Sunday, 3 March 2013

Atmospheres



Writing about nothing but a sense of place. 




1.Remembering Disneyland
 
The window is opened an inch just to let the room breathe a little as the rusting setting sun is just perching on the trees across the way and peeking into my window, hitting the Oleanders full on. The perfume hits my nose and pinches my sadness, ‘hey kid, this is why you walk and talk, get over yourself’. A seabird screeches for a partner somewhere in the outer banks, and just then I can smell the sea, a little sour as it worms its way by stealth into the room. 
Upstairs, Mrs Hack plays her husband’s jazz records and for a few minutes she can forget that he went to ‘Nam in ’65 and never came home. Oh, the sweetness of the dulling of the senses.

Across the street, as the dusk drops down bringing with it all those things which it’s known for, some kids leave the ice cream parlor screaming and hollering and remembering their almost perfect day at Disneyland, ‘if only Josey hadn’t thrown up over me’ shouts the nervous one whose eyes gave up the ghost a while back.

And so I sit and pour a drink as the sun packs up and finally leaves the room and a steel chill hits my stomach and I wonder why in all those years, I never got to go to Disneyland.


2.Stones Under The Snow

She used to sit on her Grandpa’s knee and he’d hold her so tight like she was the only person in the world that ever mattered.
Whatever the payment was to get on his knee, tears or frowns, when she was up there she felt safe.
Nothing could ever hurt her there.
She would run her hand through his thick white hair and giggle at the little bumps on his head.
“Old age,” he’d say.
“They’re stones under the snow. Grandpa,” then she’d laugh ‘till it hurt.
Although she grew and married and had children, whenever anything was bothering her she’d go to where her Grandpa rested and talk awhile and she’d feel things were good again.
One Christmas, as she knelt on the ground, the snow came down and covered her Grandpa’s grave.
Her Grandson, who had been waiting, came to see what was wrong, she said “Why nothing’s wrong, honey, I’m just looking at the stones under the snow.”
And as he walked back down the hill, he could hear his Grandma laughing out loud as if she was hurting.





3.Before You Even Care

In the morning when the heat makes the frost rise as steam
I’m going to open that door and breathe in every last drop of freshness -
I’ve waited so long to exhale that all of it will taste that so much sweeter
In the morning I’m going to pick up the bag I packed tonight,
Walk out through the door and never look back
You had your chances, all of you, to make a difference,
But I can no longer stand the stale seedy smell of fear
In the morning, I’ll be so far down that long road before you even care.


4.The Boy Who Told Stories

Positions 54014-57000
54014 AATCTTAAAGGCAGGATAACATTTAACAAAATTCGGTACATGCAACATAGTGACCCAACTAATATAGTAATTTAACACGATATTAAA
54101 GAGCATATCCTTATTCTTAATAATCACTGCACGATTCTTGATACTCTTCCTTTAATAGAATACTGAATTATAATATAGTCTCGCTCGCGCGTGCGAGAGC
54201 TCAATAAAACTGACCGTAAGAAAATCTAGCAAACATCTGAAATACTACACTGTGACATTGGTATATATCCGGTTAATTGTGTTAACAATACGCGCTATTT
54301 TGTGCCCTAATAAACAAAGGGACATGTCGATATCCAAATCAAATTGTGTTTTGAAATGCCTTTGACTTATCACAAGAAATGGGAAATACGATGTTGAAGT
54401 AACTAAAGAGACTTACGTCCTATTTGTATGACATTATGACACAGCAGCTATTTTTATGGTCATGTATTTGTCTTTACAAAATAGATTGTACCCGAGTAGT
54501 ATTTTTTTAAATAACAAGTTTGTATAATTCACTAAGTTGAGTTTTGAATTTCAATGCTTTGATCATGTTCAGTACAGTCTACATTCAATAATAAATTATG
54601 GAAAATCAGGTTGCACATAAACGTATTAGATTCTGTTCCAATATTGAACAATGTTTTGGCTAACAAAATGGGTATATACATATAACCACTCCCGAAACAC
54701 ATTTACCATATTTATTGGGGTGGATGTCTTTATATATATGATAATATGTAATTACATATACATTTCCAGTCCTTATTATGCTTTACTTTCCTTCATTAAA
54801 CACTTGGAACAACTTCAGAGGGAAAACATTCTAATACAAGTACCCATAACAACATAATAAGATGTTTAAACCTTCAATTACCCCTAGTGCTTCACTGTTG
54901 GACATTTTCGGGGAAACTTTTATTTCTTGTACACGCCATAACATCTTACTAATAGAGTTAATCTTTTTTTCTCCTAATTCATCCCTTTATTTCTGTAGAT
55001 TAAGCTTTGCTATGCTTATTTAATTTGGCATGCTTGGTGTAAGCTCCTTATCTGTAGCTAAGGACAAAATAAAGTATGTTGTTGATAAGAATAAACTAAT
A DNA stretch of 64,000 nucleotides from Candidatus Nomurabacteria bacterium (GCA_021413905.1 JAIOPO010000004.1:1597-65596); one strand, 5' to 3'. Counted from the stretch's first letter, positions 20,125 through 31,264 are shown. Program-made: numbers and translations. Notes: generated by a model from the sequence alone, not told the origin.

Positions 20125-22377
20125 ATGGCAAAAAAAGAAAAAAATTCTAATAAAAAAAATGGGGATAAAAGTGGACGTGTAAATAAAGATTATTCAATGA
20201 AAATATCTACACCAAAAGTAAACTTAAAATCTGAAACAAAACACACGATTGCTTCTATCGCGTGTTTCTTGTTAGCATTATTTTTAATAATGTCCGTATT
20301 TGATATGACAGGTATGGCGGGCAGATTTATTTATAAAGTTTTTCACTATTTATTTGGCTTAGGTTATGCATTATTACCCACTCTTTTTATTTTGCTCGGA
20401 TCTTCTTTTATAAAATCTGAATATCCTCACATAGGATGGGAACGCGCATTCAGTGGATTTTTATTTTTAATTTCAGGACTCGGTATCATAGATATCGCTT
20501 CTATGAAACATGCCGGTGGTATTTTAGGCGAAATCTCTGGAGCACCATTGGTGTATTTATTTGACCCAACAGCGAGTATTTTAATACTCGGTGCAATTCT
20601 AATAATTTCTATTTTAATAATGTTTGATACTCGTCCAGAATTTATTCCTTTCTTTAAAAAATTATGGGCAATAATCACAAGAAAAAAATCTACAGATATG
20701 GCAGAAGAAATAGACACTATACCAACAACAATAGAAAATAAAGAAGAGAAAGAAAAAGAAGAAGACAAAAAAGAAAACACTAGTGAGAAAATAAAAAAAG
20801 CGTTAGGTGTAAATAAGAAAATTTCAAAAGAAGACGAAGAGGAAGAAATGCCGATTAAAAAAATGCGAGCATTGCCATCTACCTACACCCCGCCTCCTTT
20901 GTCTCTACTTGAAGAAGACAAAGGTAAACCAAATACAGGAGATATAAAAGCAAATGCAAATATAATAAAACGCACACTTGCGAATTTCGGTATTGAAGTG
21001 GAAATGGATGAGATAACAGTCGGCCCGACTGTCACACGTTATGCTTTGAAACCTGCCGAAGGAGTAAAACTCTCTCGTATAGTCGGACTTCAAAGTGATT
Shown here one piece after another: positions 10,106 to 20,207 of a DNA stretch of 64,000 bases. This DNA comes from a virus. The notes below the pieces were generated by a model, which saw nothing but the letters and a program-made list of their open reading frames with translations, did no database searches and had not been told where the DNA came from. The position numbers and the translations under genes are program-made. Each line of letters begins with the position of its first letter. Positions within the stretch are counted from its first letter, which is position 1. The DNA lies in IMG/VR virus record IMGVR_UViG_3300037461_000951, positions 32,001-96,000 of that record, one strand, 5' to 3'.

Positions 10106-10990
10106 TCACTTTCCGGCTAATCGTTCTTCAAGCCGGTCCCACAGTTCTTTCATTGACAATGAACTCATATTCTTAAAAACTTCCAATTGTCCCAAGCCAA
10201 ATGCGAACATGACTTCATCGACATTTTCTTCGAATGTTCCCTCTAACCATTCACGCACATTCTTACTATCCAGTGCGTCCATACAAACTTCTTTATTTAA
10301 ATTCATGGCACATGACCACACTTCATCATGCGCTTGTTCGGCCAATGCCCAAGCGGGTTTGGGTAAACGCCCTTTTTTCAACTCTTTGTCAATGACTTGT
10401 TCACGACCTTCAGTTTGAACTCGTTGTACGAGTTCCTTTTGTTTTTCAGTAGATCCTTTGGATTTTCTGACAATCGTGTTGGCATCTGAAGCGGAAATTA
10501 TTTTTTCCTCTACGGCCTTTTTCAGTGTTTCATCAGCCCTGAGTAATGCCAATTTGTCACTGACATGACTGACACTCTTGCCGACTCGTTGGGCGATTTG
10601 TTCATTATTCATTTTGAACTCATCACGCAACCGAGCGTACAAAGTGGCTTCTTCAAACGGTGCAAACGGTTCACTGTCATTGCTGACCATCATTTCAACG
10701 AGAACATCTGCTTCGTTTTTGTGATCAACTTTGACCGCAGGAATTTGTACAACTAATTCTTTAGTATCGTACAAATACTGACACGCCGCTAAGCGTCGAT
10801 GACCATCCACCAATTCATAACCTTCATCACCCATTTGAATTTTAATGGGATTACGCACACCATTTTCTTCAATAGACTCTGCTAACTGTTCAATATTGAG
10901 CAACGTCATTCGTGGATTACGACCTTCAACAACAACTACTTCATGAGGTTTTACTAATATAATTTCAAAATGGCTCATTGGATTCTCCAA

That harsh winter came without warning which meant that we spent so much of our time indoors. I knew him as the man who gave away money. He was a friend of the family and, as such, was always in our home.  “Tell me another story”, he would say, and I had those stories by the hundreds.  “Ask the boy”, my father would tell folks, “He can conjure up such wonderful worlds”.  I always wondered what happened to the man. I hear tell that he left his family and went to London; imagine that, our Mister Shakespeare in London Town.


5. Main Street

The warm air blows off the panhandle for the second time that week,
As the old wooden chair on grandfather’s porch
Creaks its way to salvation.
And Brittle Andrew howls his madness and  frustrations into the wind
But there ain’t no one listening, not even God.
He’s left these parts a while back.
Somewhere out there in the Mississippi, an alligator,
With wasted stealth, sits waiting on its prey to pass its mouth but it never will,
Least  not this particular night.
And hanging from a swamp dogwood tree is the crumpled body of Leroy Shants
Who broke the code of entering the ice cream parlor while
Those troublesome white kids were taking a lifetime to leave.
The Pastor sits looking at his wife wondering how he’d got to be where he’s at,
As Betty Sue spends the final hour of the day putting on some makeup she knows
Is all wrong and does what she always does and cries herself to sleep.
Undertaker Boy swigs another sweet bourbon knowning that he’s  jealous of the dead,
And as my eyes weld shut, the rain falls on Mitchell County and washes away the blood.
Main Street has made it through another day.



6. The Dying Days of Savannah Highs

It was just as the sun was cooling, that through the slatted Louvre doors Analise had her legs spread from China to Timbuktoo. She didn’t care, least ways not when Reverend Blue was watching, just like he always did. She hit a mosquito on her right side but the effort was way too much for this time of day and so she flopped back against the caring softness of the pillow. The rush of air threw up a whiff of stale body odour but why should she care when she was young and she was beautiful and that was all it took. Least ways that was all it took this side of the river. She rubbed her top lip, the one that was prone to too much hair but she knew she was Greta Garbo, so she didn’t care. The little kid from down Sycamore Street stood in front of her and at first stared, then without asking he did his Charlie Chaplin impersonation. She raised a smile to let him carry on with his dreams but both of them knew he had failed. In the end she stood up and walked across the lawn as it spat out a vapour. It was August, it was Georgia and these were the dying days of the Savannah Highs.